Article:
Quote of the week

[Venezuelan President Nicolás Maduro] possesses, however, few of his predecessor’s resources, lacking not just oil revenue but Chávez’s surplus of charisma, humour and political skill. Maduro, unable to end the crisis, has increasingly sided with the privileged classes against the masses; his security forces are regularly dispatched into barrios to repress militants under the guise of fighting crime. Having lost its majority in Congress, the government, fearing it can’t win at the polls the way Chávez did, cancelled gubernatorial elections that had been set for December last year (though they now appear to be on again). Maduro has convened an assembly to write a new constitution, supposedly with the objective of institutionalising the power of social movements, though it is unlikely to lessen the country’s polarisation.

Greg Grandin
London Review of Books
6 July 2007

McBride and the innocent until guilty charade

It might well be that it was a pure co-incidence that the police officers who turned against Robert McBride after his alleged drunken driving incident, were arrested for driving with tinted windows this week. It might be that the police arrests thousands of people for this offence every week and that the poor officers just happened to be at the wrong place at the wrong time.

It is also possible, I suppose, that George W Bush will announce next week that he is firing Dick Cheney and pullimg all troops from Iraq.

But if I was a betting man, I would not be one to put even one Zimbabwean dollar on either of these scenarios being true.

Clearly, something fishy is going on. The officer has presumably been driving with tinted windows for some time. Why arrest him now? Why call McBride, the Metro Police Head, to the scene of the arrest? Any reasonable person will be hard pressed not to think that McBride is acting like the worst kind of school yard bully, victimising his colleagues because they ratted on him.

The mayor of Ekurhuleni gets it exactly wrong. News24 reports that the mayor, Duma Nkosi, has previously said that McBride is innocent until proved guilty “by credible institutions created by our democracy”.

This case is rather similar to that of Police Commissioner Jackie Selebi, who has admitted to be a good friend of the alleged murderer of Brett Kebble.

In both cases a dark cloud hangs over a senior police officer. In both cases the credibility of the officer has been severely tainted. In both cases their supporters claim that they are innocent until proven guilty and that us normal people are therefore not allowed to have any opinion about them until such time as they are convicted in a court of law.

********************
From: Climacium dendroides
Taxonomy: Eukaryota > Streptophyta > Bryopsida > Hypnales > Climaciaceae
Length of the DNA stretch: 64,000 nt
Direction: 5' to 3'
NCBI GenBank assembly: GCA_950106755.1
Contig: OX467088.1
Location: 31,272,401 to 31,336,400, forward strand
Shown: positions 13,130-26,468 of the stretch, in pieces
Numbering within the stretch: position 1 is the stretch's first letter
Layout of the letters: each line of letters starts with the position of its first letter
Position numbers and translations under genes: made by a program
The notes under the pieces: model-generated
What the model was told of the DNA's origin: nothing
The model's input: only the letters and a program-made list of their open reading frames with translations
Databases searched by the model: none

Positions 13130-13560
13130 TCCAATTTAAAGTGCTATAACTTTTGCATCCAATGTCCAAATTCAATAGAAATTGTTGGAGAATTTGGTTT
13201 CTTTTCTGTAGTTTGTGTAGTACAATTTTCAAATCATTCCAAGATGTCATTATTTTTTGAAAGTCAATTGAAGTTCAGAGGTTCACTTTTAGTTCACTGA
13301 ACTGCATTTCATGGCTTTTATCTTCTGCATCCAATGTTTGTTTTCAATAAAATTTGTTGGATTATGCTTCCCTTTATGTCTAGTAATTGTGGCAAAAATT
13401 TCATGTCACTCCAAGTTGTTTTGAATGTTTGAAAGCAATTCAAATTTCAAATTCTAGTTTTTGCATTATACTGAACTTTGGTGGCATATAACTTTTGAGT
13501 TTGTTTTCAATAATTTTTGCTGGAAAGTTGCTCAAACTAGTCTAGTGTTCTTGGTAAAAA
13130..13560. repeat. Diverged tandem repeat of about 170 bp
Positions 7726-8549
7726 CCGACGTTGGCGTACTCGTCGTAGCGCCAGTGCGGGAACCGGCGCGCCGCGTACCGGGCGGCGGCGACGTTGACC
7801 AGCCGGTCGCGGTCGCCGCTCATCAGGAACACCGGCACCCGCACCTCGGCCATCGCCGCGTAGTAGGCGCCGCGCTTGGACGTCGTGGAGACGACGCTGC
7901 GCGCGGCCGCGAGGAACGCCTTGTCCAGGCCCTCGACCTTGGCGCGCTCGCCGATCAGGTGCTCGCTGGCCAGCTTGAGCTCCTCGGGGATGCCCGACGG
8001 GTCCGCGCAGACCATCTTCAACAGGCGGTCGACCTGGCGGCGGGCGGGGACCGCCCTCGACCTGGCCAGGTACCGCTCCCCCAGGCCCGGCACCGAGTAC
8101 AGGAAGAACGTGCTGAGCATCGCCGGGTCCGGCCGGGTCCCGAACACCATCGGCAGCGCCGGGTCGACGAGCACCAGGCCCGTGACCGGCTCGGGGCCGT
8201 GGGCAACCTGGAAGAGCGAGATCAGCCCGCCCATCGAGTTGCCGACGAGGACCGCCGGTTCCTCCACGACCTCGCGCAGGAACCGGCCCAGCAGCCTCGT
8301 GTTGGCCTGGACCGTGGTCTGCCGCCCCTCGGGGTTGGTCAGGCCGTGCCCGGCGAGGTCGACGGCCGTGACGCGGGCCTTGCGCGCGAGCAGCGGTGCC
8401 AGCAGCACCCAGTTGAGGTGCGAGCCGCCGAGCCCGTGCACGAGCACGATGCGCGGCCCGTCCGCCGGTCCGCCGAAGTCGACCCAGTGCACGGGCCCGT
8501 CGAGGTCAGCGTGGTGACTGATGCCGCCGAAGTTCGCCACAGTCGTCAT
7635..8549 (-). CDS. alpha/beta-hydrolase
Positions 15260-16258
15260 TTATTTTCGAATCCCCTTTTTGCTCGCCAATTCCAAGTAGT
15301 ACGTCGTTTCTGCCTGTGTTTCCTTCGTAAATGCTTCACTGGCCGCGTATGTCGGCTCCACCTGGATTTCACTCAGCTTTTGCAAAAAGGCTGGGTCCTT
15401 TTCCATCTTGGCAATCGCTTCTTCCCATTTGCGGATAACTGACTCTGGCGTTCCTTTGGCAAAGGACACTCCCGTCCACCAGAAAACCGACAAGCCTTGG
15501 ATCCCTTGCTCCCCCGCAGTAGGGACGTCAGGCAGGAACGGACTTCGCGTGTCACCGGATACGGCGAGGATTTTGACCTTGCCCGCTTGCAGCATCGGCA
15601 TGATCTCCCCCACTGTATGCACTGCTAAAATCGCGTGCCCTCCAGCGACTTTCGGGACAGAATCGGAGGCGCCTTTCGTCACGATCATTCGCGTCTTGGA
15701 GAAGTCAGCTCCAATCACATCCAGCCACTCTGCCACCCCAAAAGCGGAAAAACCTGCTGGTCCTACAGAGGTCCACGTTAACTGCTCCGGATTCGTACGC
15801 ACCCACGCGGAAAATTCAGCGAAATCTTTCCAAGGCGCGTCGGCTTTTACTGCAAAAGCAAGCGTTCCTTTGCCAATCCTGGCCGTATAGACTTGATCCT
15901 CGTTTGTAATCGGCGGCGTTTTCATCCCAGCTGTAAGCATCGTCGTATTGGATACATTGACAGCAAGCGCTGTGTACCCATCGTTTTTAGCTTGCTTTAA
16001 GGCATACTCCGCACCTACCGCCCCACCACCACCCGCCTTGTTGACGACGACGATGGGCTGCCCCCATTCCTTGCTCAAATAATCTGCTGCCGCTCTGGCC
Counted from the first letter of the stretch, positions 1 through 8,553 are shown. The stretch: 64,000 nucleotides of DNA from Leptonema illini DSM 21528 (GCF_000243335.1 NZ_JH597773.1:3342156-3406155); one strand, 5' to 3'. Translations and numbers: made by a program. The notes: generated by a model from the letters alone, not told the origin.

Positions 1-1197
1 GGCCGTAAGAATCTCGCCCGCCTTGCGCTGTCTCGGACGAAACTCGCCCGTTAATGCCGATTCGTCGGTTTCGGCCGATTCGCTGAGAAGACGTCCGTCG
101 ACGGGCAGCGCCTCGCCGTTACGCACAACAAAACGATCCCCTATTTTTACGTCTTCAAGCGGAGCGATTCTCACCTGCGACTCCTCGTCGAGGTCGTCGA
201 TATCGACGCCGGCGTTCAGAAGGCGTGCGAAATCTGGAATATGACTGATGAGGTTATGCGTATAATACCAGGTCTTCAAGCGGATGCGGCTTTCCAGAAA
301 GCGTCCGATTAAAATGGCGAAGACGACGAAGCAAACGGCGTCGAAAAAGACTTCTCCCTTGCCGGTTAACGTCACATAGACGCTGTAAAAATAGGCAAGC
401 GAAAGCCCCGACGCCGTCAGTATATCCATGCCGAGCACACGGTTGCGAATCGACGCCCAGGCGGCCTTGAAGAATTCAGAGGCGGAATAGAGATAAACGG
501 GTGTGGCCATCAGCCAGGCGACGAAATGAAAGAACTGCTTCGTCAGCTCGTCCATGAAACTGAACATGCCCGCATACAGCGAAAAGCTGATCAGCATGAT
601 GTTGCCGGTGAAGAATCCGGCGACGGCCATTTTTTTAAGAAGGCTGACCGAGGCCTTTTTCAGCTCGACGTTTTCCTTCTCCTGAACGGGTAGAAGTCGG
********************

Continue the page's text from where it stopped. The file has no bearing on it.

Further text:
This might be true if these two were ordinary citizens. But they are not. They are public representatives charged with upholding the law. Even a whiff of scandal fatally compromises their integrity. They are innocent of a criminal offence until proven guilty, yes. But there is also a court of public opinion. In that court they have already been found guilty.

This makes it impossible for them to do their job properly. In order to protect their rights, they should both be suspended until a full investigation into their alleged nefarious activcities have been completed. If this full and independent investigation then finds that they are both angels, fine, they are cleared and can return to work. If not, they must be fired.

It is sad how public representatives hide behind the innocent until proven guilty mantra to escape all forms of public accountability. They do not understand that in a democracy public officials are accountable to the masses of the people.

And public accountability cannot only be about whether one has been convicted of a crime. Many people who have never been convicted of a crime is unfit for public office. To suggest that as long as one has not been convicted one is fit for public office no matter what one has done or is alleged to have done is an insult to us ordinary people who have a right to accountable public officials.

It suggests that the bar for public officials are set so low that any charlatan and conniving bully can become a police commisioner as long as he or she is never succesfully convicted of a crime. If we use that measure PW Botha, Magnus Malan, Wouter Basson, and George W Bush for that matter, should all have been fit to be public officials in South Africa.

And I thought we were fighting against this kind of lack of public morality.

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